A Pit Stop in Purgatory

Once you are out of AI Hell, like Dante, your story is not complete. Dante had to first stop in purgatory. And after spending time in AI Hell dealing with the questions of risk and threats, businesses will need to figure out a compliance strategy.

Related:Biden Pens Landmark AI Executive Order

Iannopollo contends that AI purgatory can be defined as a place of punishment and purification. “Isn’t that the perfect definition of compliance? Punishment and purification? Purgatory is not as scary as Hell, but it’s still a pretty scary place.”

And for this scary place of compliance purgatory, you will need a guide as well, she said. “Who’s gonna be the one to take you to purgatory? Maybe it’s your chief data officer.”

The study showed that 37% of businesses said they were updating existing policies to include generative AI, while 64% said they were working on implementing a brand-new policy. Another 30% said they had no plans for generative AI. New laws impacting data privacy and AI are accumulating both abroad and in the US.

“While we might feel that it is too early to start thinking about specific requirements, I can tell you that a lot of our clients are already working on putting together the team that is going to work on delivering compliance with these new requirements,” Iannopollo said. “If you want to start to think about your dream team, you need an executive champion -- maybe that’s the chief data officer, maybe that’s your CEO, maybe that’s yourself. But you need an executive champion … you want them to be setting the tone of the initiative, this is someone that will own your compliance roadmap.

Related:How Will AI Change the CISO Role?

Empathy and Paradise

Iannopollo cited a study showing that when asked what attributes consumers looked for in brands and organizations, empathy was the trait that consistently ranked high on the list. “And none of the drafts of the regulations or guidelines out there tell you there is a focus on empathy that is going to help us deliver trustworthy AI.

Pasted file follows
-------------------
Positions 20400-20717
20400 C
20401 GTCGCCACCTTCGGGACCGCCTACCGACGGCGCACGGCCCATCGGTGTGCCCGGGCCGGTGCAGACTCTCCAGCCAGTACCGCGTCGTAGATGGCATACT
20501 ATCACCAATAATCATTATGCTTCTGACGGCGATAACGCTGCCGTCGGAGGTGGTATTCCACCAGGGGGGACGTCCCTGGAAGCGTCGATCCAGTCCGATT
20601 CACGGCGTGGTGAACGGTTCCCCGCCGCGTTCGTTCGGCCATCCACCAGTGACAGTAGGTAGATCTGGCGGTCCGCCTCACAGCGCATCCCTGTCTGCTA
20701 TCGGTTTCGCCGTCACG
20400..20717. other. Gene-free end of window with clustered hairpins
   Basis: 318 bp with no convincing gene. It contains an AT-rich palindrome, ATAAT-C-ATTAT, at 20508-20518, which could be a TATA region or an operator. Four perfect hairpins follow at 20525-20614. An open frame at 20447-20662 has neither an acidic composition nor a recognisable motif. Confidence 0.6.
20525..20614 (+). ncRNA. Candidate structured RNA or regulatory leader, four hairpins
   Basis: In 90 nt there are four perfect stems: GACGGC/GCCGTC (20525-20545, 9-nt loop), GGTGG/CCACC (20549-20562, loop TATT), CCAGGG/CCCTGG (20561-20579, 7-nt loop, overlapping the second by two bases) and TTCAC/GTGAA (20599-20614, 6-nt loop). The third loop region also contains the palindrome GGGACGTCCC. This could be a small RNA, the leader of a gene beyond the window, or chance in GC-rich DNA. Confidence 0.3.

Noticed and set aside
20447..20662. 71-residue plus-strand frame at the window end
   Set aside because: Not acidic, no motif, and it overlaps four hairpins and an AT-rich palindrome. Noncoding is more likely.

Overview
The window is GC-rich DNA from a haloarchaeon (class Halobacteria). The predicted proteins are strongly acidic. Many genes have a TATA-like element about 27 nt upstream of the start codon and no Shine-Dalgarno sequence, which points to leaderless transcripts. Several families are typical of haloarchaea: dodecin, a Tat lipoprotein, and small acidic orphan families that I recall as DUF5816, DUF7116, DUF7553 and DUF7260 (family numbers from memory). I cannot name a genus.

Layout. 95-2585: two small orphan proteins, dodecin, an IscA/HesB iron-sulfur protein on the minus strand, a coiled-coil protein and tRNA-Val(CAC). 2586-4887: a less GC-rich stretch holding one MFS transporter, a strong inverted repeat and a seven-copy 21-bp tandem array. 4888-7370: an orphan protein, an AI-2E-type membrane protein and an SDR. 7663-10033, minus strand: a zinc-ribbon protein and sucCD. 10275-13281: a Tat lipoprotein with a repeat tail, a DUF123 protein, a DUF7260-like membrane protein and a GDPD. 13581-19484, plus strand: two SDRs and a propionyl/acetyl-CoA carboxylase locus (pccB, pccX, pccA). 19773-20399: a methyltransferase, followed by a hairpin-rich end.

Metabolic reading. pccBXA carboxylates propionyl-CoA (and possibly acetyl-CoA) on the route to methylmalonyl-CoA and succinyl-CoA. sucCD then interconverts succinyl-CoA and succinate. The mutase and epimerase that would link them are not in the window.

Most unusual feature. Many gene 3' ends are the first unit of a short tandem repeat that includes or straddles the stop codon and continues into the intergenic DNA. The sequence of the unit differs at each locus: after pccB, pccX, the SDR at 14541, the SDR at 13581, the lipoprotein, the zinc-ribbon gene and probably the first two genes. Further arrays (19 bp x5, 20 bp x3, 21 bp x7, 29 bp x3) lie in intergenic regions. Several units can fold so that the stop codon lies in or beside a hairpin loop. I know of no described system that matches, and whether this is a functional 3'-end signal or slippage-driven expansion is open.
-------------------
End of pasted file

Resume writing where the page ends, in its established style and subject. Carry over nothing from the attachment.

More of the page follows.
She equates “paradise” to delivering trustworthy AI. Who will be the partners in delivering AI in this paradise? “If you have a chief trust officer, go to them, go to IT, HR … those are some of the experts you need in your community for trustworthy AI.”

And to get consumers or clients to buy into your AI offerings, you’ll need to use empathy, she contends. “Empathy is the ability to understand consumers, employees, citizens’ feelings and needs, and being able to act upon those needs.”

She added, “It’s a long journey that we have in front of us.”

About the Author(s)

Shane Snider

Senior Writer, InformationWeek, InformationWeek

Shane Snider is a veteran journalist with more than 20 years of industry experience. He started his career as a general assignment reporter and has covered government, business, education, technology and much more. He was a reporter for the Triangle Business Journal, Raleigh News and Observer and most recently a tech reporter for CRN. He was also a top wedding photographer for many years, traveling across the country and around the world. He lives in Raleigh with his wife and two children.